Many other investments were made during that period, not least that in 1983 by NEC, which invested in a factory in Livingston, Scotland, that was opened by the Queen. Japanese firms that opened plants include Maxell Holdings, Ltd.; Ricoh Company, Ltd.; Sharp Corporation; Brother Industries, Ltd.; GS Yuasa Corporation; Yamazaki Mazak Corporation; Hitachi, Ltd. after the break-up of their GEC joint venture; and the ICL–Fujitsu relationship. Discussions also began with Honda Motor Company, Ltd. and Toyota Motor Corporation.
Trade promotion efforts continued to intensify, as did attempts to get the Japanese to remove trade barriers and bureaucratic obstacles. Hugh was as frustrated by the difficulty of overcoming Japanese bureaucratic rigidity as he was by British firms not always using the breathing space afforded by the voluntary arrangements that were negotiated to improve their productivity and competitiveness.
Scholar and writer
It was not the easiest time politically. The British efforts to develop closer political cooperation did not secure the Japanese government’s support during the 1982 Falklands War. A pro-Argentine lobby in the Diet was able to influence opinion because of fears over the impact of a pro-UK stance on Japanese communities and trade in South America.
A visit to Japan by Prime Minister Margaret Thatcher in September 1982 was difficult: she attacked Hugh and other officials at considerable length for not taking an even more aggressive line against Japan over trade restrictions, he refused to back down, and eventually everyone went to bed, with Hugh telling his wife that he would probably have to resign the next day. “In fact”, as he later wrote, “it all worked out quite satisfactorily in the end and she stuck to her brief”.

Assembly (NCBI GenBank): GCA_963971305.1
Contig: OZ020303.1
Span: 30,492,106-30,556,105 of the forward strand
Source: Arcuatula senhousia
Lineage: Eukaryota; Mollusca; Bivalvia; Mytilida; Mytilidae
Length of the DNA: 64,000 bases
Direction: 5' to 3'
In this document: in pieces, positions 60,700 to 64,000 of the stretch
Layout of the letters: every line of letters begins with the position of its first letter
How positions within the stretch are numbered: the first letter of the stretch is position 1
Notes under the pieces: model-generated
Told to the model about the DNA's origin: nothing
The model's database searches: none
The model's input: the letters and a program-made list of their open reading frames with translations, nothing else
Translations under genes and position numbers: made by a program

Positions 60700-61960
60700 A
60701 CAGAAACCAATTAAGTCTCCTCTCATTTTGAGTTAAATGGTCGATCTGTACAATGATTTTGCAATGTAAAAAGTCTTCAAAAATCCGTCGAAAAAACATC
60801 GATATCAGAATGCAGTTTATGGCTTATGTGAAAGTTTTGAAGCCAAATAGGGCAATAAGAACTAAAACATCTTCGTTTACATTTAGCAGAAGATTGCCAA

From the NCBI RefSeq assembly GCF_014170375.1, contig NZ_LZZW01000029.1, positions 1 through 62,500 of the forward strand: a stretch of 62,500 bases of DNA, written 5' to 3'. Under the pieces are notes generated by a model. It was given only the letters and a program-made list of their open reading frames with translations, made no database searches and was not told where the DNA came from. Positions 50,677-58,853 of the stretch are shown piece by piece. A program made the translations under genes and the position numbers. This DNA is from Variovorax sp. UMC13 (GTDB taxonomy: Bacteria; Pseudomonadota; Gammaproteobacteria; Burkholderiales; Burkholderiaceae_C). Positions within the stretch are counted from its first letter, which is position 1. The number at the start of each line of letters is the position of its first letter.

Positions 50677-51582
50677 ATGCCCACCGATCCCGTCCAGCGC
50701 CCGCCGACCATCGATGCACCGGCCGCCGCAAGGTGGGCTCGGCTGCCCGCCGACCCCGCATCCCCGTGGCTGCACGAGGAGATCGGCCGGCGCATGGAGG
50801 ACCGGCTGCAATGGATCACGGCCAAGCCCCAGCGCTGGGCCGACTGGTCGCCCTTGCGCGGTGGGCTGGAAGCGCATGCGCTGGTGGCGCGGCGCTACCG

Hugh retired from Tokyo and the Diplomatic Service in May 1984. Having been created KCMG in 1980, he was advanced to GCMG on his departure from Japan. Thirty five years as a diplomat were to be followed by an astonishingly productive 34 years of notional retirement, as a scholar and writer about Japan. He also took on a number of non-executive roles, including with Austin Rover, Hill Samuel, and later some Japanese firms, including NEC, the Daiichi Kangyo Bank, the Bank of Kyoto and department store Mitsukoshi. He chaired the Japan Society from 1985 to 1995, and was an important participant in the preparations for the Japan Festival (chaired by Sir Peter Parker) in 1991, which marked the society’s centenary. He attended meetings of the UK-Japan 2000 Group (now the 21st Century Group) and was an instigator of the UK-Japan High Technology Forum.
On top of all this activity, he produced book after book on Britain and Japan—biographies; monographs; general studies of modern Japan, Japanese culture and history—and contributed to and co-edited collections of essays about the historical links between the two countries. The 10-volume series, Britain & Japan: Biographical Portraits, much of which he edited personally, is a formidable achievement. He launched his most recent book, co-edited with Antony Best, British Foreign Secretaries and Japan 1850-1990, only a few weeks ago, at the AGM of the Japan Society in London. A volume on royal and imperial links, on which he was still working at the time of his death, will be published in 2019.
Many tributes have been paid to Hugh since his death, both in Britain and Japan. He was the foremost Japan specialist of his generation in the Foreign Office. He was an inspiration to many others, both as a diplomat and as a scholar. He epitomised the virtues of both diplomacy and scholarship—industry, expertise, objectivity, truthfulness—and he never stopped working, writing, learning, and pushing for a better bilateral understanding. We mourn him for all those reasons. But many of us also mourn him as a friend, and our thoughts are with his wife, children and grandchildren.